John Lewis, who then was 24 years old and chairman of SNCC, put it this way: "Before the Negro people get the right to vote, there will have to be a massive confrontation, and it will probably come this summer. ... We are going to Mississippi full force." Actually, the "force" was rather small -- a few hundred college students and other young people -- but so far as white Mississippi was concerned it was an invading army. Mississippi in the 1960s "was a mean and snarling state, run by tight-lipped politicians, bigoted sheriffs, and cops 'not playing with' anyone who crossed them." One notable Mississippian, Walker Percy, wrote: "During the past ten years, Mississippi as a society reached a condition which can only be described, in an analogous but exact sense of the word, as insane."
White-on-black violence was pandemic. The case that caught the world's attention had occurred in 1955, when a black teenager from Chicago named Emmett Till "flirted with a white woman" and was brutally murdered; his killers were let off with an official wink. Faulkner wrote in despair: "If we in America have reached that point in our desperate culture when we must murder children, no matter for what reason or what color, we don't deserve to survive, and probably won't." But if anything, the violence ramped up, Watson writes: "Within four years, ten more Mississippi blacks were murdered by whites; no guilty verdicts were rendered. The reign of terror also revived lynching. In the tiny town of Poplarville, Mack Parker, accused of rape, was dragged from jail and later found in chains, drifting in a logjam on the Pearl River."
In the year of Freedom Summer, a book called "Mississippi: The Closed Society" was published by an uncommonly forthright and courageous professor of history at the University of Mississippi named James Silver. In it he said, among many other things, that the state was "as near to approximating a police state as anything we have yet seen in America," and the police were both solely and wholly there to uphold the racial status quo. Black Mississippians were vilified, denied the most fundamental rights of American citizens, clubbed and shot, disfigured and murdered. A place of at times heart-breaking natural beauty, Mississippi was in reality a hell hole.
This was what the young people from California and New England and other such places found when they began to arrive in June 1964. Watson focuses on four of them, three of whom are white: Chris Williams from Massachusetts, Fred Winn from California, and Fran O'Brien, also a Californian. The fourth, Muriel Tillinghast, was a bit older, a native of the District of Columbia and a recent graduate of Howard University. All were put to the test in various ways -- O'Brien's was the most violent and debasing -- but all came away with their convictions reinforced and deepened. All also were profoundly and lastingly impressed by the quiet courage and innate decency of even the poorest and most desperate black Mississippians whom they met and with whom they lived. It was a learning experience on both sides: The whites discovered the humanity and individuality of people who previously had been little more than a vague blur, while the blacks for the first time were in the company of whites who treated them with respect and admiration.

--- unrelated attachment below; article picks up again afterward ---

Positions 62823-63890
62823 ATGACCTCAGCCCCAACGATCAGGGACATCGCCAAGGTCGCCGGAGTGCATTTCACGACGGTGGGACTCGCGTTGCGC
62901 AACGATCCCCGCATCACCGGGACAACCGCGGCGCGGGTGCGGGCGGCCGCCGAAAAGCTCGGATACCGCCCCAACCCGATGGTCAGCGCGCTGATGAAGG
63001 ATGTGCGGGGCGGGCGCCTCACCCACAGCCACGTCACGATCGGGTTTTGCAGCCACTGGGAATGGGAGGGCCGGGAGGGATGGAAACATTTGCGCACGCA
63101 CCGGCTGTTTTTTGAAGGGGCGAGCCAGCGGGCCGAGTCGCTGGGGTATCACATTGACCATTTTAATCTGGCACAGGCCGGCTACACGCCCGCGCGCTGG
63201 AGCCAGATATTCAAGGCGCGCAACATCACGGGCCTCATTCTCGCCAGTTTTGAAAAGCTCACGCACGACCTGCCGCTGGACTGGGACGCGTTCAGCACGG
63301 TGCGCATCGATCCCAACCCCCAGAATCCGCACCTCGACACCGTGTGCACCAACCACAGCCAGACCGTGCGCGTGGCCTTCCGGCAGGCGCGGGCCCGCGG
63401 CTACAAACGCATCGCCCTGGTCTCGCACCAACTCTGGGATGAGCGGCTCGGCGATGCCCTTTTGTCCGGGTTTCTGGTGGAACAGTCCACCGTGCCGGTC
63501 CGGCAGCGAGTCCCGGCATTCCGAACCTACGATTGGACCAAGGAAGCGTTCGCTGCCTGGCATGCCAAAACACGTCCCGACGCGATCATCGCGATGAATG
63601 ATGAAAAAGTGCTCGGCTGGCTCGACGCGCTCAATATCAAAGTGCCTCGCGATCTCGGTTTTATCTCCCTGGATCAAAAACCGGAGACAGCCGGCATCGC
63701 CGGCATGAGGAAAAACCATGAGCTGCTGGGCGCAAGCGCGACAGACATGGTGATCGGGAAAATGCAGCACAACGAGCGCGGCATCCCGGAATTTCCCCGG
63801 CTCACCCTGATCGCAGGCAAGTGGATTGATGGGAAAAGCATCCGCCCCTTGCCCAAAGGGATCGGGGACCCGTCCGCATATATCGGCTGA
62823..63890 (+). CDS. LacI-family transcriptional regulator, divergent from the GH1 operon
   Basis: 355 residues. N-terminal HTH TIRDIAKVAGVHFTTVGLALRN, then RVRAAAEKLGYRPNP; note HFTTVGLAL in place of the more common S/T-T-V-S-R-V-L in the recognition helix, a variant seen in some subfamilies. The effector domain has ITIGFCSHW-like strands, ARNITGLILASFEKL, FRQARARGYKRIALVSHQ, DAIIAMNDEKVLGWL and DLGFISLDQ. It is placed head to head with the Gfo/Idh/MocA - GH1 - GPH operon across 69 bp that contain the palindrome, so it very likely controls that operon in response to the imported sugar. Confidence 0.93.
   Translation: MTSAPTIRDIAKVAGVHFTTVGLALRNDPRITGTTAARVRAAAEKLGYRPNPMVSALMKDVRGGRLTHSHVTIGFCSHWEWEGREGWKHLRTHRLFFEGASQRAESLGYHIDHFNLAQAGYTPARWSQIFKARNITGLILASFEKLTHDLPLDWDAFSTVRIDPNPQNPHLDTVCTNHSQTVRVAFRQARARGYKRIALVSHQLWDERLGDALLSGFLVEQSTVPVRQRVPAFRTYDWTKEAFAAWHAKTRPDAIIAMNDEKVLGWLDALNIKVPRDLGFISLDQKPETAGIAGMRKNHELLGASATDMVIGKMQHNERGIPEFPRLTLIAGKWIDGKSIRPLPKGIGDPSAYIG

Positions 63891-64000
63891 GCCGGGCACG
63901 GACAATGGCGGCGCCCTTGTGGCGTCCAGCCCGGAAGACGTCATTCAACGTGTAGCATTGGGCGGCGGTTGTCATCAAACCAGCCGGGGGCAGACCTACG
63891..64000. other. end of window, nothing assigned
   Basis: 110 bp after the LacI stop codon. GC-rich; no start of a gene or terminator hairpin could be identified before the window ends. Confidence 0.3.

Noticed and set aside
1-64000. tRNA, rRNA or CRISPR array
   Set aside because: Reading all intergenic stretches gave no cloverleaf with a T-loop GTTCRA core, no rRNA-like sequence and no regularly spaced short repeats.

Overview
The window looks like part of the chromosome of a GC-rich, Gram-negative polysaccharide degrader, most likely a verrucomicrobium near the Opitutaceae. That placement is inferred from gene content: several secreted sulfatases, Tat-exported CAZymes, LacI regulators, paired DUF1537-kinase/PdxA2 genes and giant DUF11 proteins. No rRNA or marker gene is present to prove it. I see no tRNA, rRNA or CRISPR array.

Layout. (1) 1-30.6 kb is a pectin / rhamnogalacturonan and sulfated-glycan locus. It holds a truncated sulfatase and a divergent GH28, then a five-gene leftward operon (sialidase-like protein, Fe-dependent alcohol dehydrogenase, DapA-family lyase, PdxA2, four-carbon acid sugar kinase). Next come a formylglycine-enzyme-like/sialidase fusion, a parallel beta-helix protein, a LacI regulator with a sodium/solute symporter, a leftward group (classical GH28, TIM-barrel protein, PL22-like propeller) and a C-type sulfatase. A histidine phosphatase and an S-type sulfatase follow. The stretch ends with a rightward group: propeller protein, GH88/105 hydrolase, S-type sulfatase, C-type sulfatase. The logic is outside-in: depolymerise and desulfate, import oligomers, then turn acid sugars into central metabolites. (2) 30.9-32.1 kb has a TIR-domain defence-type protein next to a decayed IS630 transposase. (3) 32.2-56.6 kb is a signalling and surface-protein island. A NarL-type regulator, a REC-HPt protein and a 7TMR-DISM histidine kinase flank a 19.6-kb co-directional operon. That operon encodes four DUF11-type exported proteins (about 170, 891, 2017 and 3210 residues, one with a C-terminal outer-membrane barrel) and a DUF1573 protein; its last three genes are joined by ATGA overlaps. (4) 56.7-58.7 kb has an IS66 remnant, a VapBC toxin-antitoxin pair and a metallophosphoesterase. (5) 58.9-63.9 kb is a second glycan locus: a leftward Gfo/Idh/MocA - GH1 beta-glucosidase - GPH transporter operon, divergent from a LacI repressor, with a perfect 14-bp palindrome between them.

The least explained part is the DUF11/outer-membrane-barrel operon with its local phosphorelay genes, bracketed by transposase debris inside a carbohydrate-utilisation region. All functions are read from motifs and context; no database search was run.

Whites -- not just in Mississippi but throughout the South -- referred to those who came from other places to work for civil rights as "outside agitators." Watson has found a lovely comment on this by a confident, outspoken Mississippi African-American named Robert Miles, who welcomed a group of young volunteers as follows: "Y'all gonna hear a lot of different stories from white folks about what these people are and why they're down here. White folks are gonna tell you they're agitators. You know what an agitator is? An agitator is the piece in the center of a washing machine to get dirt out. Well, that's what these people are here for. They're here to get dirt out."
Things never got dirtier than on the night of June 21, when three young men -- two white outsiders and a native black Mississippian -- were arrested in Neshoba County, then released and not seen again until August, when their bodies were found buried under a dam in the same county. Their names were Andrew Goodman, Michael Schwerner and James Chaney. It took years for the full truth to come out -- they were murdered by the Ku Klux Klan, with the complicity and approval of Sheriff Lawrence Rainey and his deputy, Cecil Price -- but the case immediately woke the nation to the brutal facts about the closed society in Mississippi. Like the murders of four schoolgirls in Birmingham the previous year, this case created martyrs whose deaths awakened a complacent nation.